"The problem of the twentieth century," W. E. B. Du Bois wrote in 1903, "is the problem of the color line." This book began because I wanted to know more about how that color line operated, what kept it in place, and how the challenge to it evolved to the point of open rebellion during the years of the civil rights movement. In the largest sense, I hoped to probe the dialectic of social control and social change on the issue of race. What patterns of accommodation and paternalism had to be broken before change could occur? Which forces paved the way for protest? What triggered the immediate decision to sit-in or march? How did family, church, and school influence the people's response to civil rights? Who led the forces of resistance? Were "red- necks" the problem? And if not, who was?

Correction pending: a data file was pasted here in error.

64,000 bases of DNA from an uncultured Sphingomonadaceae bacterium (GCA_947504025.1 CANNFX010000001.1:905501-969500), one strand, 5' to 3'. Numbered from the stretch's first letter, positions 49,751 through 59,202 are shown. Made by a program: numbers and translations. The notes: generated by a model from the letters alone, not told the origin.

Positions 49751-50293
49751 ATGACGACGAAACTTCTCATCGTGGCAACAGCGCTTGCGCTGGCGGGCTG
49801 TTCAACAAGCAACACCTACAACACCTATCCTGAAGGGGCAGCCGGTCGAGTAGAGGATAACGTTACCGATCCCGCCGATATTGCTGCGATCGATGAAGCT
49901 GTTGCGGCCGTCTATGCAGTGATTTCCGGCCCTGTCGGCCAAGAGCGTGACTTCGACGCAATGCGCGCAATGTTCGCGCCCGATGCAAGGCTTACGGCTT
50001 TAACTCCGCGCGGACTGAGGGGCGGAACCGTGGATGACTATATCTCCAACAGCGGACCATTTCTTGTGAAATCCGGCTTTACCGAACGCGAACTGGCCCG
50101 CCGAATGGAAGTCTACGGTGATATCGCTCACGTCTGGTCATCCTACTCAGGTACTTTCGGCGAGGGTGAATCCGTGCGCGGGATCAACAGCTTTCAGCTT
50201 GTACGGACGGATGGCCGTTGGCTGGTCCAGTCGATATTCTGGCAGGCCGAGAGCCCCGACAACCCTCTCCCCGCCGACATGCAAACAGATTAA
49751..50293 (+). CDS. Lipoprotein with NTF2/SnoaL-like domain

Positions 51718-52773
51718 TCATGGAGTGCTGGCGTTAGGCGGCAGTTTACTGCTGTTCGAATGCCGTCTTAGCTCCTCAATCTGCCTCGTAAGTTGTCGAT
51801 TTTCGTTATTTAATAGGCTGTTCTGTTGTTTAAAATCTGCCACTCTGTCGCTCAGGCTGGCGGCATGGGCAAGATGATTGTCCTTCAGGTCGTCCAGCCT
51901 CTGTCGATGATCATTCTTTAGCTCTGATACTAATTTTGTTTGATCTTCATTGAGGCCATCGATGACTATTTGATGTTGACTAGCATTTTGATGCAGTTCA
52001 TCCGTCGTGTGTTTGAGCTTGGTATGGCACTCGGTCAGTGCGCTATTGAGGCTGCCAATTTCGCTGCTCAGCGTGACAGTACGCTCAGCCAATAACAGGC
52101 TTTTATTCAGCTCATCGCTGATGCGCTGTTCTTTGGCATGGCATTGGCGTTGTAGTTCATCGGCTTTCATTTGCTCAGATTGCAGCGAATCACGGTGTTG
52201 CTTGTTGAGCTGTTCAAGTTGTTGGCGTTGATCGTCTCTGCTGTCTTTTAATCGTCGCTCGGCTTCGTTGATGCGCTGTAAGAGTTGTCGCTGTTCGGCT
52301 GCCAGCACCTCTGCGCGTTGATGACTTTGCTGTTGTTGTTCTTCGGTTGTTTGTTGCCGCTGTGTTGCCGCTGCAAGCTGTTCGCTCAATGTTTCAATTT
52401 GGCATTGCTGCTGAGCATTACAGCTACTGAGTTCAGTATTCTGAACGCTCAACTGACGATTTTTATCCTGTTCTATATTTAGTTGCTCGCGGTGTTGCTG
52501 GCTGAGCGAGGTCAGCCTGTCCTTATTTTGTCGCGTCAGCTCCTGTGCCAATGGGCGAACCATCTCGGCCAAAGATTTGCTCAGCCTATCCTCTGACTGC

Much of the existing literature on civil rights fails to answer these questions. 1 Journalists have described flash points of conflict such as Selma and Birmingham. Public opinion analysts have measured popular attitudes toward race. And scholars have traced the history of civil rights organizations, the impact of federal legislation, and the significance of leaders like Martin Luther King, Jr. Yet most of these studies have been written from a national perspective, distant from the day-to-day life of the local people most affected by the movement. Some historians have even suggested that presidential actions--hundreds of miles away from civil rights demonstrations--were responsible for initiating the challenge to American racism. While all these studies contribute to our understanding, very few have examined the story of social change from the point of view of people in local communities, where the struggle for civil rights was a continuing reality, year in and year out.